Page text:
The first classical transistor was invented at Bell Labs in 1947, which gave rise to the electronics industry of the 20th century. However, Moore’s law – which has described the rapid technological developments of this industry – will soon come to an end. Once the features of the transistor hardware are reduced in length to approximately ten atoms across, electron tunneling behavior will jeopardize the transistor’s performance and the scaling limit will have been reached. To bypass the death of Moore’s law, a new quantum computing paradigm is needed, which entails replacing the electron based transistors with quantum mechanical transistors. This can be accomplished with Bose-Einstein condensates (BECs).
Atomic BECs were first achieved in 1995. Although it has become easier to realize atomic BECs since their discovery, they still require very low temperatures for operation. For most purposes, this is too expensive and impractical. Alternatively, negatively charged quatrons are quasi-particles composed of a hole and three electrons which form a stable BEC when coupled to light in triple quantum layer structures in semiconductor microcavities. This allows for both the greater experimental control found in quantum optics, and the benefits of matter wave systems, such as superconductivity and coherence.
Moreover, due to the extremely small effective mass of the quasi-particles, quatrons can be used to achieve superconducting BECs at room temperature. The charged supercurrents found in room-temperature quatron BECs can be used to replace the voltage state representations of the classical transistors. In classical electronic transistors, information is encoded and accessed by manipulating and reading voltages on transistor switches located inside integrated circuits. Each electronic transistor is set to a voltage state of either 0 or 1 by a bus to encode bits of information. In order to achieve the new room-temperature quantum transistors, it is necessary to develop quatron Superconducting QUantum Interference Devices (SQUIDs). Traditionally, SQUIDs have widely been used in applications such as quantum information, non-destructive evaluation, biomagnetism, geophysics, magnetic microscopy, and nanoscience. More recently, SQUIDS have been involved with basic physics experiments like the detection of axion dark-matter, the Sunyaev-Zeldovich effect, Majorana fermions, Hawking radiation, Gravitational waves, and the dynamical Casimir effect. However, quatron SQUIDs can also act as qubits, replacing the binary voltage states of the classical transistor. This is facilitated by the encoding of states known as superposition, and is achieved with quatron BECs by using the photon coupling from the orbital angular momentum states of light used to induce the superconductivity.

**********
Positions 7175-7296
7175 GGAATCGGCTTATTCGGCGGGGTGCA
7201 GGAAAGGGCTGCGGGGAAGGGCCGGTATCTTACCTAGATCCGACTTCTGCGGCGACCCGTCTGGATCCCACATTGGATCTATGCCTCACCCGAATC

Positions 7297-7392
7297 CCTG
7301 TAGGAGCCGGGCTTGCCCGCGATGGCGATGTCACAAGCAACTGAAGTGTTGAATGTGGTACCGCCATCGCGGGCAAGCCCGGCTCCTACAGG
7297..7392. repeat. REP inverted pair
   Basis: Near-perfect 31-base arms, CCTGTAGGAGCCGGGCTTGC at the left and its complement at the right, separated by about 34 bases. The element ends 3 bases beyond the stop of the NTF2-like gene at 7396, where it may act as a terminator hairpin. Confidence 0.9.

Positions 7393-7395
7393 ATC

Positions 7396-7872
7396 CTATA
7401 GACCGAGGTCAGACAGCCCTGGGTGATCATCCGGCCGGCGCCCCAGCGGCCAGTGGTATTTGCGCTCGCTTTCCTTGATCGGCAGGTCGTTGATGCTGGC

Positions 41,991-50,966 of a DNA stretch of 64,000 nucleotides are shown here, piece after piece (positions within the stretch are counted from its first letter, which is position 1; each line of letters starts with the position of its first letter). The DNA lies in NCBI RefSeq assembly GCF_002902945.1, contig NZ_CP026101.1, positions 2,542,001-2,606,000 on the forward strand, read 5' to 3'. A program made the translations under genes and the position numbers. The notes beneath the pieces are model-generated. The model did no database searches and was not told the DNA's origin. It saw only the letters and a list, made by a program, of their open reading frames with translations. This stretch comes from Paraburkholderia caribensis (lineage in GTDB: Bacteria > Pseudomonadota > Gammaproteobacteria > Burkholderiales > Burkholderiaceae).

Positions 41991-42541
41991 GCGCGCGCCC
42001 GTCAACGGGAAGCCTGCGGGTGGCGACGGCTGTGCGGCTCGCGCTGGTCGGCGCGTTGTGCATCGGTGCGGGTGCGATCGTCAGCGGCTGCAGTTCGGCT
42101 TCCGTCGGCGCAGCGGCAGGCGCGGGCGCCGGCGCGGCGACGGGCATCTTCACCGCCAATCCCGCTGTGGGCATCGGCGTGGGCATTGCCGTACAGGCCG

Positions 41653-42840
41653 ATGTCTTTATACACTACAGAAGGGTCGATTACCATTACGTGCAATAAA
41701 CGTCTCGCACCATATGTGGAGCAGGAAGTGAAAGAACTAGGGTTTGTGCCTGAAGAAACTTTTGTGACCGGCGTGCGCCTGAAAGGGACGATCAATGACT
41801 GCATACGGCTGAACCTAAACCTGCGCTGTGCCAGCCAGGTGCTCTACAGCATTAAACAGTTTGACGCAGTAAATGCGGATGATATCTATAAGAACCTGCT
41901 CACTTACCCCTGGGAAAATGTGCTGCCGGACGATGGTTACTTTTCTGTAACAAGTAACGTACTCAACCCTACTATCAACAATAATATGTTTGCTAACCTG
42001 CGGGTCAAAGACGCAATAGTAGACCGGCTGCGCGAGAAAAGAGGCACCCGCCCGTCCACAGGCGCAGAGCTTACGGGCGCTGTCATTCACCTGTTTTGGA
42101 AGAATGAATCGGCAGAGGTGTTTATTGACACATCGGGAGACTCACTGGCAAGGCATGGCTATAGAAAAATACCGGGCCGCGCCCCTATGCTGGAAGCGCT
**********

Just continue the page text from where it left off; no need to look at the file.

Due to the photon coupling in the quatron transistors, they can be entangled and networked together in a new quantum computer architecture. In some ways, the quantum quatron transistors are comparable to the classical electronic transistors. While classical transistors permit the encoding of two different voltage states, quantum transistors instead encode two or more magnetic field states simultaneously. Quatron transistors offer an ideal solution for replacing the classical electronic transistors. The advent of quatron SQUIDs will usher in room-temperature quantum computing and offer a solution to the death of Moore’s law.